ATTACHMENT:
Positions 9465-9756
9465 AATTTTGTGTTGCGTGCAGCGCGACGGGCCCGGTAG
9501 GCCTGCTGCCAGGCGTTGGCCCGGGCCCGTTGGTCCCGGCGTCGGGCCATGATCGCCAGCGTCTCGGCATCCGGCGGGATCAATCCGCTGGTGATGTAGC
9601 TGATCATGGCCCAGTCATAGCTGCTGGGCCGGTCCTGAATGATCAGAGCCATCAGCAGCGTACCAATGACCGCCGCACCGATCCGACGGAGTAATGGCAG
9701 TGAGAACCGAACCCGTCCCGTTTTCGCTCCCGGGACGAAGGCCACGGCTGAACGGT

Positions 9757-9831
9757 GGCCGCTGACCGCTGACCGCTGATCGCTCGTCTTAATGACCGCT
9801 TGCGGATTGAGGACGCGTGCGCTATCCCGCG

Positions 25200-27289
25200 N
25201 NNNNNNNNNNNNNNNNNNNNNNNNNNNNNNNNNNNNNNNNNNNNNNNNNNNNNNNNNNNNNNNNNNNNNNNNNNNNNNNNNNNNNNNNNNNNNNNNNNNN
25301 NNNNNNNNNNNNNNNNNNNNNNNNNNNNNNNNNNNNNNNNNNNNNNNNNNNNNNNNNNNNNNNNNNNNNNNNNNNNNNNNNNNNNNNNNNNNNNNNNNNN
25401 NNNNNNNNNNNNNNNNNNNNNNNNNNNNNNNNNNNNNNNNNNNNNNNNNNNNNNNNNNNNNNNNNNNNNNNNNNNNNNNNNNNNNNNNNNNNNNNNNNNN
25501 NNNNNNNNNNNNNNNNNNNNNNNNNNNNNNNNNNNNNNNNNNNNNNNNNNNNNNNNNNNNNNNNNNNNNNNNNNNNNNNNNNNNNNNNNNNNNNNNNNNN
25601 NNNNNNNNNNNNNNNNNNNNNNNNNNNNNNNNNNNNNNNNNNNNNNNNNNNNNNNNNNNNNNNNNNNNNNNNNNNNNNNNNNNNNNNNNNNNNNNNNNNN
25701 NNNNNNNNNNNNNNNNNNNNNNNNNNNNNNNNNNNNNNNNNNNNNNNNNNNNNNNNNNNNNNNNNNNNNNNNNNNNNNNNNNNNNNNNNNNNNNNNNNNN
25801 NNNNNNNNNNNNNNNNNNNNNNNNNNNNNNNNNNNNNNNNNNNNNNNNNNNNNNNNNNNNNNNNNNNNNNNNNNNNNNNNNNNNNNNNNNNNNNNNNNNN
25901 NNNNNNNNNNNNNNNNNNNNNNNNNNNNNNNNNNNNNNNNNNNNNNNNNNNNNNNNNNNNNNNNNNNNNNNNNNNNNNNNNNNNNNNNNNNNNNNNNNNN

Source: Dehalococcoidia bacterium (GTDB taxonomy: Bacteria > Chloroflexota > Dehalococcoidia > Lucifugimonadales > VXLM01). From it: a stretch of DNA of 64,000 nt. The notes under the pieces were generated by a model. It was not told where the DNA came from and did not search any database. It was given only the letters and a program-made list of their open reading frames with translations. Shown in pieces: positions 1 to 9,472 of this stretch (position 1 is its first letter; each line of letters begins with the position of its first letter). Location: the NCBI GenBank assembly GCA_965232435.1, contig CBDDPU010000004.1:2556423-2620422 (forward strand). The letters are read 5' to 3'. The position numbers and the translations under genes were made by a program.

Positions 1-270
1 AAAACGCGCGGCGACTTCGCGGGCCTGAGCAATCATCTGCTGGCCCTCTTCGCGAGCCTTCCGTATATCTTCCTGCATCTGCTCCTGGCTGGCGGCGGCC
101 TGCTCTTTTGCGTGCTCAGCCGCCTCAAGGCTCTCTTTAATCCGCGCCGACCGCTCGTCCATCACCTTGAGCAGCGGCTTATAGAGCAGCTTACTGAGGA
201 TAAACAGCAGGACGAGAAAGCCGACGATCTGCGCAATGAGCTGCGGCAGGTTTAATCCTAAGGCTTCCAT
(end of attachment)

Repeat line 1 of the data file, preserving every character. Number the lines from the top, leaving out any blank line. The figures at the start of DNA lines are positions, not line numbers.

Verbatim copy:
Positions 9465-9756